- The Washington Times - Wednesday, June 27, 2001

Fetal stem cells yet to be tested on humans

In your fine article about Christian disability activist Mark Pickup, I am quoted as saying there is no research to back up claims for fetal stem cells as a "magic bullet" for currently incurable diseases ("Too high a price to pay for hope," Culture, et cetera, June 21).

The point I was trying to make was a little more specific: There are no clinical trials in humans to back up that claim. There has been a great deal of research in animals using fetal tissue and embryonic stem cells. Some of it is promising, some of it very troubling. (For example, embryonic stem cells have a tendency to turn into tumors and make the tissues around them die when they are placed in a living body.) Despite all the hype, no human being has ever been helped by embryonic stem cells. By comparison, hundreds of thousands of human patients (mostly with cancer and leukemia) have been helped by adult stem cells, and the list of conditions for which these cells offer hope grows every week. Fetal tissue transplants have been attempted for years using federal funds, but results in Parkinson's disease have been extremely disappointing, actually worsening the plight of some patients.

At this stage, committing public funds to fetal and embryonic cell research would be unwise even on pragmatic grounds. It would draw resources away from adult stem cell research that is helping a growing variety of real live people. It also would tell pro-life patients such as Mr. Pickup that they will just have to suffer or violate their own consciences because our research establishment is interested chiefly in treatments that rely on killing other humans. We should focus on promising research that all taxpayers can support and use in good conscience.


Associate director for policy development

Secretariat for Pro-Life Activities

National Conference of Catholic Bishops


Prosecutors seek justice for guilty, not conviction of innocent

As president of the National District Attorneys Association (NDAA), representing the interests of local prosecutors nationally, I feel compelled to challenge Paul Craig Roberts' June 19 Commentary column "Justice system that is short on justice?"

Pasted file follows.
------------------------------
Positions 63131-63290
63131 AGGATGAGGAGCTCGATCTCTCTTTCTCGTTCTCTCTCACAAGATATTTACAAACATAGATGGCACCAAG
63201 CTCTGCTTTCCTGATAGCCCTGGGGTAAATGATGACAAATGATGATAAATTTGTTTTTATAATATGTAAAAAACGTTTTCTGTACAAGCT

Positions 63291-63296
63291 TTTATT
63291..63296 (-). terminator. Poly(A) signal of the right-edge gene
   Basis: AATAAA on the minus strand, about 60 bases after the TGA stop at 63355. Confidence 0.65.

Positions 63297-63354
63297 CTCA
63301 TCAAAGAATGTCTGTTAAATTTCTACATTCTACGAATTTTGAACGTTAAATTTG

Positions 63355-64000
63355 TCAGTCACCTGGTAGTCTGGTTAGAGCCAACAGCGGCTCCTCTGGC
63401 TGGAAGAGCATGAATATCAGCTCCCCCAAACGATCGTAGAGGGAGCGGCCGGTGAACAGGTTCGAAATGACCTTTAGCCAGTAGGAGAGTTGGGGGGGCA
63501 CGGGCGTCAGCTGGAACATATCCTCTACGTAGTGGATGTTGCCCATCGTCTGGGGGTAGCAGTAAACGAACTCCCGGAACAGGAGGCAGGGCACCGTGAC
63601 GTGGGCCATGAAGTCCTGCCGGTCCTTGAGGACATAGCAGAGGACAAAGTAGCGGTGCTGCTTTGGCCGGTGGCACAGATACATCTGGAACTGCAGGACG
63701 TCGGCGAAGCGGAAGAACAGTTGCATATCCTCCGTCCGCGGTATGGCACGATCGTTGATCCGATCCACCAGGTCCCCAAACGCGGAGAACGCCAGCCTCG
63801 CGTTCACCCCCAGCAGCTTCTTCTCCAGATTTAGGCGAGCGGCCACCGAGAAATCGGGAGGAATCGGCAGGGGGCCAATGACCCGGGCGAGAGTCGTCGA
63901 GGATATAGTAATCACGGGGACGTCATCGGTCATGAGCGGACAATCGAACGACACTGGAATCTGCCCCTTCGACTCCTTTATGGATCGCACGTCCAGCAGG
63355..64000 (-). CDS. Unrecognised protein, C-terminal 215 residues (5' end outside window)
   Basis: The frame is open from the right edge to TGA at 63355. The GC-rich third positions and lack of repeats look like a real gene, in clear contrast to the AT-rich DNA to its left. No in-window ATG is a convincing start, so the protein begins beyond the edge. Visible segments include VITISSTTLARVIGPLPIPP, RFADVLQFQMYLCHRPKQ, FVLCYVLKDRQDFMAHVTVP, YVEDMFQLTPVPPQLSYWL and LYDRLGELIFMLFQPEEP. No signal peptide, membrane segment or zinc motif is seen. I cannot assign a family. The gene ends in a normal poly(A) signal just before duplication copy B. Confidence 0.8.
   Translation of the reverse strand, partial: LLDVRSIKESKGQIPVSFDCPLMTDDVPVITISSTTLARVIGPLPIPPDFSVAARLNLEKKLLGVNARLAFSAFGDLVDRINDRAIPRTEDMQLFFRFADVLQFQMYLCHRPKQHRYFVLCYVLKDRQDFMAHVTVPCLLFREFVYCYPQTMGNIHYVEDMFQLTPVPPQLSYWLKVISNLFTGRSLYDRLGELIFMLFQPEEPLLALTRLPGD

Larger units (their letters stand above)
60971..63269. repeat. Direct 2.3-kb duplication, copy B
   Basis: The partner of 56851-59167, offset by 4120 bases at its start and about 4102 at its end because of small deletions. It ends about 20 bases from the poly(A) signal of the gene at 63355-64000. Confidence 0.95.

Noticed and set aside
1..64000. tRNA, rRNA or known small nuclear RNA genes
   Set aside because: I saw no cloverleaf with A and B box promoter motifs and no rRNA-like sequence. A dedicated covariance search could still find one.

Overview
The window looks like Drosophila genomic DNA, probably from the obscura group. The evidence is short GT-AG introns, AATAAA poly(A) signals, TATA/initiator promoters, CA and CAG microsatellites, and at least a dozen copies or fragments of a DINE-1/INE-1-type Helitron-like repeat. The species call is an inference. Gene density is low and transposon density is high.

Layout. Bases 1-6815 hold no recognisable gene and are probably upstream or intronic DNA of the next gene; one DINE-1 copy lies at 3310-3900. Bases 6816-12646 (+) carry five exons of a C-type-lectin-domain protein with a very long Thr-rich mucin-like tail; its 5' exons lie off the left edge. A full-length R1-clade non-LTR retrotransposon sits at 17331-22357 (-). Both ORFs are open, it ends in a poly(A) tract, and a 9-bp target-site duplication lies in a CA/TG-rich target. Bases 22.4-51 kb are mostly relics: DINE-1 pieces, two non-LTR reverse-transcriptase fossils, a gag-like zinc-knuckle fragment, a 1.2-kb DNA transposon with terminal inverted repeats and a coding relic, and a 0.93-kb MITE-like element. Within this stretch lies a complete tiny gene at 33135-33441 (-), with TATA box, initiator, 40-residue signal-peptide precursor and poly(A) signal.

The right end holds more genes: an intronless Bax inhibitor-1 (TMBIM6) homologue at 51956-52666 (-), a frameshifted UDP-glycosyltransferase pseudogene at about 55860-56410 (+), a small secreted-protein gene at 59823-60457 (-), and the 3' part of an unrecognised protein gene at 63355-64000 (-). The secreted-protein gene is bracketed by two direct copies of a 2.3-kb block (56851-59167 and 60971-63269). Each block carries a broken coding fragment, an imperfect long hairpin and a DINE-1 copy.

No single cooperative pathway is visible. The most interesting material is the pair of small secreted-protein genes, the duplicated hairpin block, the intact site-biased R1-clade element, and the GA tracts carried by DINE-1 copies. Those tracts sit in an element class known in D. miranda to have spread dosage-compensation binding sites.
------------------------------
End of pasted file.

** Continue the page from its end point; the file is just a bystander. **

Apparently, Mr. Roberts was wooed by a few cases that, presented selectively, appear to prove a point. These cases, however, are hardly representative. One must keep in mind that a small number of prisoners have been released from prison for evidentiary reasons. In most cases, the original conviction occurred before the availability of DNA as a highly reliable forensic tool in special cases. The NDAA believes that DNA testing should be used throughout any stage of criminal proceedings, if such DNA testing can prove, conclusively, the guilt or innocence of a suspect.

Prosecutors seek truth and justice. No prosecutor wants to convict an innocent person thus leaving the guilty person on the streets to commit more crimes. Conversely, the primary interest of defense attorneys is to have their clients found innocent by any means.

Our system of justice is under constant scrutiny by courts, legislatures and the news media. Hundreds of thousands of cases involving serious crimes are prosecuted each year without any allegations of impropriety. Mr. Roberts does a serious disservice to the public when he asserts that our system of justice is flawed. His proposed reforms "making crime labs independent and substituting DNA evidence for junk forensic science" are an example of his faulty reasoning. Most crime labs are independent of prosecutors, and prosecutors support more extensive use of DNA. His unsupported and conclusionary assertions that plea bargains are coerced and that there is a need for "prosecutors and police rededicate themselves to justice" is not even worthy of commentary.

Our justice system is not broken, Mr. Roberts. The American people can draw great comfort in the fact that prosecutors, who are the "people's attorneys," are bound to seek truth and justice when trying a case.



National District Attorneys Association


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